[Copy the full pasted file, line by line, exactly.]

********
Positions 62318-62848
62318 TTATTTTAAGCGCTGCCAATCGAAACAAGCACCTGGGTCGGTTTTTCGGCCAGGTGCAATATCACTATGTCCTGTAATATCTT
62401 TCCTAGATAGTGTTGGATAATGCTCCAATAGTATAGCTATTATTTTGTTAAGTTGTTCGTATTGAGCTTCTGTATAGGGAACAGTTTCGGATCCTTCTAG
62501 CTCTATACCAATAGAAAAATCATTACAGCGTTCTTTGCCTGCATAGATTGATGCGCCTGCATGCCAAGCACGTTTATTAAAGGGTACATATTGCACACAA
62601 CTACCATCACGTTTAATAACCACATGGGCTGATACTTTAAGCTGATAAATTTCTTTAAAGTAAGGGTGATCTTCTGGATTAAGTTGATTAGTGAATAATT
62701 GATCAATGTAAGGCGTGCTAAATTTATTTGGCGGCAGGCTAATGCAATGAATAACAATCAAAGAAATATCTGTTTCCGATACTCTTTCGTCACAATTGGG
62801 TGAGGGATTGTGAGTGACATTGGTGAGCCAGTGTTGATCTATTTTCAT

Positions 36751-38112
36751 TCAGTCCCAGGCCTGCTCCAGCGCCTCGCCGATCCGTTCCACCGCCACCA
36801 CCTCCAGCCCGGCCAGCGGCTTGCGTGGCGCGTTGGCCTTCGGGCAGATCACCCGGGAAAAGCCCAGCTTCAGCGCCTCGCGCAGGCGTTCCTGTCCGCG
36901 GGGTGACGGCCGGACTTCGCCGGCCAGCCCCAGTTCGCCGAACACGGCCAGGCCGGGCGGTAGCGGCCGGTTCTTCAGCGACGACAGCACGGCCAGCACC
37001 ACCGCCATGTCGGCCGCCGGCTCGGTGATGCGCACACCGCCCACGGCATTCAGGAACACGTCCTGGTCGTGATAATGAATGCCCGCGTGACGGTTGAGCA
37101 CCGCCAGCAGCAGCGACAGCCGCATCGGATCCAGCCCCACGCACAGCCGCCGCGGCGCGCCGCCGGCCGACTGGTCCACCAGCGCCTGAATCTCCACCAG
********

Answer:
Positions 62318-62848
62318 TTATTTTAAGCGCTGCCAATCGAAACAAGCACCTGGGTCGGTTTTTCGGCCAGGTGCAATATCACTATGTCCTGTAATATCTT
62401 TCCTAGATAGTGTTGGATAATGCTCCAATAGTATAGCTATTATTTTGTTAAGTTGTTCGTATTGAGCTTCTGTATAGGGAACAGTTTCGGATCCTTCTAG
62501 CTCTATACCAATAGAAAAATCATTACAGCGTTCTTTGCCTGCATAGATTGATGCGCCTGCATGCCAAGCACGTTTATTAAAGGGTACATATTGCACACAA
62601 CTACCATCACGTTTAATAACCACATGGGCTGATACTTTAAGCTGATAAATTTCTTTAAAGTAAGGGTGATCTTCTGGATTAAGTTGATTAGTGAATAATT
62701 GATCAATGTAAGGCGTGCTAAATTTATTTGGCGGCAGGCTAATGCAATGAATAACAATCAAAGAAATATCTGTTTCCGATACTCTTTCGTCACAATTGGG
62801 TGAGGGATTGTGAGTGACATTGGTGAGCCAGTGTTGATCTATTTTCAT

Positions 36751-38112
36751 TCAGTCCCAGGCCTGCTCCAGCGCCTCGCCGATCCGTTCCACCGCCACCA
36801 CCTCCAGCCCGGCCAGCGGCTTGCGTGGCGCGTTGGCCTTCGGGCAGATCACCCGGGAAAAGCCCAGCTTCAGCGCCTCGCGCAGGCGTTCCTGTCCGCG
36901 GGGTGACGGCCGGACTTCGCCGGCCAGCCCCAGTTCGCCGAACACGGCCAGGCCGGGCGGTAGCGGCCGGTTCTTCAGCGACGACAGCACGGCCAGCACC
37001 ACCGCCATGTCGGCCGCCGGCTCGGTGATGCGCACACCGCCCACGGCATTCAGGAACACGTCCTGGTCGTGATAATGAATGCCCGCGTGACGGTTGAGCA
37101 CCGCCAGCAGCAGCGACAGCCGCATCGGATCCAGCCCCACGCACAGCCGCCGCGGCGCGCCGCCGGCCGACTGGTCCACCAGCGCCTGAATCTCCACCAG